In the forward, on page vii, Dakin begins by acknowledging that “Popular conceptions of Mrs. Eddy have shown an extraordinary variance.” Yes, one could say that. He continues that the job of the biographer is to weigh the facts and reconcile, recount and omit. This is a fine line to walk. Then Dakin starts in early with references that I need to look up. He notes:
Other observers have portrayed her as a bigger humbug than Barnum and the worst virago since Xantippe.
The word virago has almost always had an association with cultural gender transgression. A virago, of whatever excellence, was still identified by her gender. There are recorded instances of viragos (such as Joan of Arc) fighting battles, wearing men’s clothing, or receiving the tonsure. The word virago could also be used disparagingly, to imply that a virago was not excellent or heroic, but was instead violating cultural norms. Thus virago joined pejoratives such as termagant, ‘mannish’, ‘amazonian’ and shrew to demean women who acted aggressively or like men. (2)
I suppose it is fair to say Ms. Eddy violated cultural norms of the day. In the United States women didn’t get to vote until the 19th amendment was ratified in 1920 (3) and by that time Ms. Eddy had already founded a church — in 1879, and successful newspaper — in 1908 (4).
As to the Xantippe reference, I think Dankin was throwing around his knowledge of ancient Greek, and finding a sufficiently shrewish (and long deceased) woman who would not press charges. (5)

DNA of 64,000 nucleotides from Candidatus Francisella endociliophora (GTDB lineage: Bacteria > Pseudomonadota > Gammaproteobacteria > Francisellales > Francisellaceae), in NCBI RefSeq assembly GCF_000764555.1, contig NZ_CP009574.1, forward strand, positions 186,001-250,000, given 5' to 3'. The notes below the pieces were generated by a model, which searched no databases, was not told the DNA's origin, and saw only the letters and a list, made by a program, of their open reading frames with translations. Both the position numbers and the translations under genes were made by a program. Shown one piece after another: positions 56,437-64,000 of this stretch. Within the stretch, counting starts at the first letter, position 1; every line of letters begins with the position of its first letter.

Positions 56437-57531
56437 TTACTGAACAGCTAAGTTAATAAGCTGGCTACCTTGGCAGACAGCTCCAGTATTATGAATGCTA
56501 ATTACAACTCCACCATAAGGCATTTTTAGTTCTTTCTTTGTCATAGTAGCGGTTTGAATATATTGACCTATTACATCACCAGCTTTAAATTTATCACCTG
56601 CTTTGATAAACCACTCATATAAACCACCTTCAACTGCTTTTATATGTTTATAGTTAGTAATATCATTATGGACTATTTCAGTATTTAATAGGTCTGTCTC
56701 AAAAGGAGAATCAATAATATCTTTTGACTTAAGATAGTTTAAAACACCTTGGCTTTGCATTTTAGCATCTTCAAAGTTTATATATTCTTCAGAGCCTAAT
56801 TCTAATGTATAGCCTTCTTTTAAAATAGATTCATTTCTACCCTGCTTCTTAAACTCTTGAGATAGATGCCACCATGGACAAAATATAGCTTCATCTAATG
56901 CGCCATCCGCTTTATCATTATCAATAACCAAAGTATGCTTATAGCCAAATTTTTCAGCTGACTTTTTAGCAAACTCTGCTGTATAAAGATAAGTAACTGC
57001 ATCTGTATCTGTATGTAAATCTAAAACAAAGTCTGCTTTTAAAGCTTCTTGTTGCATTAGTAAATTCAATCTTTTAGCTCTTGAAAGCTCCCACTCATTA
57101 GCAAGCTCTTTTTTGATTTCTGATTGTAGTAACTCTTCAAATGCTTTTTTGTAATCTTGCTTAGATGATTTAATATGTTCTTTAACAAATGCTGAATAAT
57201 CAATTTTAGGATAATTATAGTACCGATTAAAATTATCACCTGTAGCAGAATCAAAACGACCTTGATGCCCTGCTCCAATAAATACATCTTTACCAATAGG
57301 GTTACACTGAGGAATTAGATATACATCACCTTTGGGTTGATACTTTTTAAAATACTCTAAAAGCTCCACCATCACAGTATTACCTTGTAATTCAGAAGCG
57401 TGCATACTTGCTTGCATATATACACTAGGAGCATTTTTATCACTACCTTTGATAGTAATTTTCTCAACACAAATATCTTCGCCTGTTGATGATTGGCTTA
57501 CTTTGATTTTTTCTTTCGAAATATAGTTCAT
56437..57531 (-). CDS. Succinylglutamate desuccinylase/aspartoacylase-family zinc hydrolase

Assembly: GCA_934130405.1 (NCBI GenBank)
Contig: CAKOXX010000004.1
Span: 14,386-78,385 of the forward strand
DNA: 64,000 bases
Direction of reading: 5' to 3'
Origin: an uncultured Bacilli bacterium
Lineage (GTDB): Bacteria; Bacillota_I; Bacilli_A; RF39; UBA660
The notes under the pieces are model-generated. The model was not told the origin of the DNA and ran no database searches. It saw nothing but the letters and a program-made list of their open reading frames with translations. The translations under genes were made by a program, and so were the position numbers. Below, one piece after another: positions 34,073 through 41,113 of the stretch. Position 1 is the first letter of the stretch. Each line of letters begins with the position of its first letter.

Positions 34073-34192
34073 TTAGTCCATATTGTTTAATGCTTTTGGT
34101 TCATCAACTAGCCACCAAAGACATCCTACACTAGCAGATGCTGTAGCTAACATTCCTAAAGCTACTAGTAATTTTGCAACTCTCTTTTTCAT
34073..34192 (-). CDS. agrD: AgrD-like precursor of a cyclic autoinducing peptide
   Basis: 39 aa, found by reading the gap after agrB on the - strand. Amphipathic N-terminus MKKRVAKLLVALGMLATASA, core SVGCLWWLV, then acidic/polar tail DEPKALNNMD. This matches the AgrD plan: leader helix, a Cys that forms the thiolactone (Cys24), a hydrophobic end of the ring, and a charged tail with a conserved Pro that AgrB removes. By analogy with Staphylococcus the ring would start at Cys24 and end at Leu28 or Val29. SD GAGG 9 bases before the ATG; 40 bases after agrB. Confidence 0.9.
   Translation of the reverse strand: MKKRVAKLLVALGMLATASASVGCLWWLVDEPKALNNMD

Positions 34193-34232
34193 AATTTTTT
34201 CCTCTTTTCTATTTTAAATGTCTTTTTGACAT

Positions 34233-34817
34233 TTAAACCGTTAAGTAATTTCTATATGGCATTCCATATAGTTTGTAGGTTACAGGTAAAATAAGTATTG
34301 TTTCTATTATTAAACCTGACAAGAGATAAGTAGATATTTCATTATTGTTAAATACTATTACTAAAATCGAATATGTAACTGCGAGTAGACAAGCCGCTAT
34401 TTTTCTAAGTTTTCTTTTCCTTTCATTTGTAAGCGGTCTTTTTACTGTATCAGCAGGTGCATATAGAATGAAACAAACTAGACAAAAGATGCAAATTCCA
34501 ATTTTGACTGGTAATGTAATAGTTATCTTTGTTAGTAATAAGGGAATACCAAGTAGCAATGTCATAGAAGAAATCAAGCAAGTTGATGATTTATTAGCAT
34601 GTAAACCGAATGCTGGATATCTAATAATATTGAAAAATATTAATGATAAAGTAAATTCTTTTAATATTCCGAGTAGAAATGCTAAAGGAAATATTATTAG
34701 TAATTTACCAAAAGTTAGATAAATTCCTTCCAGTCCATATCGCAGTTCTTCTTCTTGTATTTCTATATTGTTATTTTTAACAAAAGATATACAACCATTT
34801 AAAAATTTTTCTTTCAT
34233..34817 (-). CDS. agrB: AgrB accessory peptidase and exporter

To Dakin, Ms. Eddy is a “woman with an impassioned urge for life and self-expression throbbing in her veins” (p. viii), and this is why she is of significance. Ms. Eddy has a “great inner Will which in every being creates its own fulfillment — compensate how it must — needs no justification” (ix). I look forward to Dakin’s further insights into this.
Writing a biography of Ms. Eddy is no simple task, even by the 1920s, Dakin makes it clear that “great effort has been exerted toward keeping many of the facts regarding Mrs. Eddy from the world” (ix). Dakin notes that all biographers owe a huge debt of gratitude to Georgine Milmine (6), and while he expresses deep regret that her book was withdrawn and the plates were destroyed, all future biographers must acknowledge her contributions.
Dakin closes the Forward by thanking his gratitude to the New York Public Library and the Congressional Library in Washington. This seems fitting, as those are likely some of the only well-known places Milmine’s work may have survived intact.
- http://en.wikipedia.org/wiki/Virago, http://en.wikipedia.org/wiki/Xanthippe